As much fun as it is putting these lists together as of late, it does bring up some interesting arguments. Somehow, we have a feeling that there will be plenty of discussion about this attempt to condense the Merle Haggard song catalog into twenty titles.
First of all, you could easily choose ten Haggard songs from the three main eras of his chart career — Capitol (1965-77), MCA (1977-1981), and Epic (1981-1990). That’s an understatement. He was that dominant of a creative force. Secondly, a few of his songs were never chart hits for the singer — “Silver Wings” and “Today I Started Loving You Again,” among them. You could throw album cuts (“Shelly’s Winter Love”) or duets into the mix, and it would be downright impossible. So, here are 20 of the most unforgettable Merle Haggard songs that were chart entries for the singer. (That should cover our bases, right?)
Best Songs: Alabama | Alan Jackson | Blake Shelton | Brad Paisley | Carrie Underwood | Chris Stapleton | Conway Twitty | Dierks Bentley | Dixie Chicks | Dolly Parton | Eric Church | Garth Brooks | George Jones | George Strait | Jason Aldean | Johnny Cash | John Denver | Keith Urban | Kenny Chesney | Kenny Rogers | Lady Antebellum | Miranda Lambert | Rascal Flatts | Reba McEntire | Shania Twain | Thomas Rhett | Tim McGraw | Toby Keith | Willie Nelson | Zac Brown Band
20. Merle Haggard – “Big City”
A decade-plus out from “Okie” in 1981, this chart-topper had lyrical content that was in line with some of his best work — a song about the plight of the working man. Haggard’s tribute to slower pace in life made for one of his biggest hits of his run on Epic Records, thanks in part to some tasty fiddle licks from veteran instrumentalist (and one time Bob Wills & The Texas Playboys member) Tiny Moore.
19. Merle Haggard – “Someday When Things Are Good”
Haggard teamed up with then-wife Leona Williams to compose this gripping ballad about a relationship that was dead in the water. In true show business style, by the time this topped the chart in June of 1984, the couple had already been divorced for close to a year.
18. Merle Haggard – “Are The Good Times Really Over (I Wish A Buck Was Still Silver)”
In so many of his songs, Haggard expressed a desire to return to a simpler time when things weren’t as complicated. The lyrics of this 1982 single had many Country fans doing just that.
17. Merle Haggard – “It’s Not Love (But It’s Not Bad)”
When it comes to Merle Haggard songs, most of those that were chart hits for the singer came from his own pen. However, in 1972, the singer turned to veteran tunesmith Hank Cochran and legendary instrumentalist Grady Martin for a song that had classic written all over it. The song definitely sounded like something that could have been done a decade before, earning him a lucky thirteenth number one on the Billboard charts.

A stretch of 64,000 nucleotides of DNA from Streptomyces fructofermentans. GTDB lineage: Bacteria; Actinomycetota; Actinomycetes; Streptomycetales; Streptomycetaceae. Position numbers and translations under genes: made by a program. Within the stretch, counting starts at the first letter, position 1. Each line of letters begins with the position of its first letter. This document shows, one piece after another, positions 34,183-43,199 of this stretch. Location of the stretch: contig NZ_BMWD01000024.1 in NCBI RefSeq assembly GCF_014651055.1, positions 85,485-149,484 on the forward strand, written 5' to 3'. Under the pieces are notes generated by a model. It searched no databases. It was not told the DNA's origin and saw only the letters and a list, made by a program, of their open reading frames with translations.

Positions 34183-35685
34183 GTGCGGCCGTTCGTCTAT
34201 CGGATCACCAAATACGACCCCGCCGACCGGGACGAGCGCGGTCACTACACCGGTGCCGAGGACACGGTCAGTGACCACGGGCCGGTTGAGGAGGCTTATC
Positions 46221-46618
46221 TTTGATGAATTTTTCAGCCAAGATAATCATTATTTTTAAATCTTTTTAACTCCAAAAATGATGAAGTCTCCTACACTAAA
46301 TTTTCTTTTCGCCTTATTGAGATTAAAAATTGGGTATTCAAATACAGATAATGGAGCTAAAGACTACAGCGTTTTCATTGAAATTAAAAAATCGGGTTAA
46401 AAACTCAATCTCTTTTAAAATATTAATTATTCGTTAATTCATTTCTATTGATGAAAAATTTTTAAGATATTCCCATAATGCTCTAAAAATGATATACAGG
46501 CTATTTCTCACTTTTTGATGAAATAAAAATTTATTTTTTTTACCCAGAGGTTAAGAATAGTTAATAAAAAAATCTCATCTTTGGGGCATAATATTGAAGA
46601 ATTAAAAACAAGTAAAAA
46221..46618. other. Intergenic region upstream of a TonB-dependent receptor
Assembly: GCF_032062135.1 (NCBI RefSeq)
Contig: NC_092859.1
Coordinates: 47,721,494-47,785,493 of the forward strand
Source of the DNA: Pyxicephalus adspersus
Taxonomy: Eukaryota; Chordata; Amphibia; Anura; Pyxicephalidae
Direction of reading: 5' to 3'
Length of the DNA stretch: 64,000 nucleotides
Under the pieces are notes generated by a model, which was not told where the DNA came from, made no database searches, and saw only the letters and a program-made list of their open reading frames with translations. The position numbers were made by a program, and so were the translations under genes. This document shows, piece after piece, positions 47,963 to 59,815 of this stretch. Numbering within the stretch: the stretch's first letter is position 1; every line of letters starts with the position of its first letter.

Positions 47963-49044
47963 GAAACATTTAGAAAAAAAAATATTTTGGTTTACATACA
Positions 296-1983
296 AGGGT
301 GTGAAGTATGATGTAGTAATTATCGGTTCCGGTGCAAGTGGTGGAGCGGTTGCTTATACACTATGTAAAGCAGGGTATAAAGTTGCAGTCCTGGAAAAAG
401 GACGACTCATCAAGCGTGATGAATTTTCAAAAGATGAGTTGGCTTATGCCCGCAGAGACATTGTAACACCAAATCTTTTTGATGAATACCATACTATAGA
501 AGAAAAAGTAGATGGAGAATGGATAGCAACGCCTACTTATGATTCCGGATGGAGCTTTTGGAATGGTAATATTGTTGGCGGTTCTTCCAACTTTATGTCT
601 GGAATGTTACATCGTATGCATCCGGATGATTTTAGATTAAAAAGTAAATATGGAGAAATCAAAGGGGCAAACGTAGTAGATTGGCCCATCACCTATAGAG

16. Merle Haggard – “Hungry Eyes”
A tribute to Haggard’s selfless mother, who raised him alone following the death of his father, the song wasn’t one hundred percent non-fiction. Haggard’s family never lived in a labor camp, but the song struck a chord with fans across all demographics, and became one of the best-loved ballads in Country Music history.
15. Merle Haggard – “You Take Me For Granted”
As mentioned in Song #19, the 1978-1983 union of Haggard and Leona Williams could be a tumultuous one at times. And, maybe Williams was trying to tell her husband something with the direct lyrics of this one. Whether he took her advice can be debated, but he did take a number one hit with this one.
14. Merle Haggard – “I Can’t Be Myself”
When discussing timeless Merle Haggard songs, this one doesn’t get as much attention as others in his catalog, but the vocal performance on this 1970 single stands as one of his best. About a man who feels restrained by his new relationship, this song definitely made an impact, having been covered by Vince Gill & Paul Franklin, as well as by LeAnn Rimes.
13. Merle Haggard – “The Bottle Let Me Down”
A 1966 classic that shows the path that Merle Haggard was on in the early stages of his career was going to be an impressive one. His 1965-77 run on Capitol Records might be the greatest artist / label partnership in Country Music history. Try to find a weak link, we dare you. To be sure, it’s definitely not this one, which became one of the format’s greatest drinking songs.
12. Merle Haggard – “It’s All In The Movies”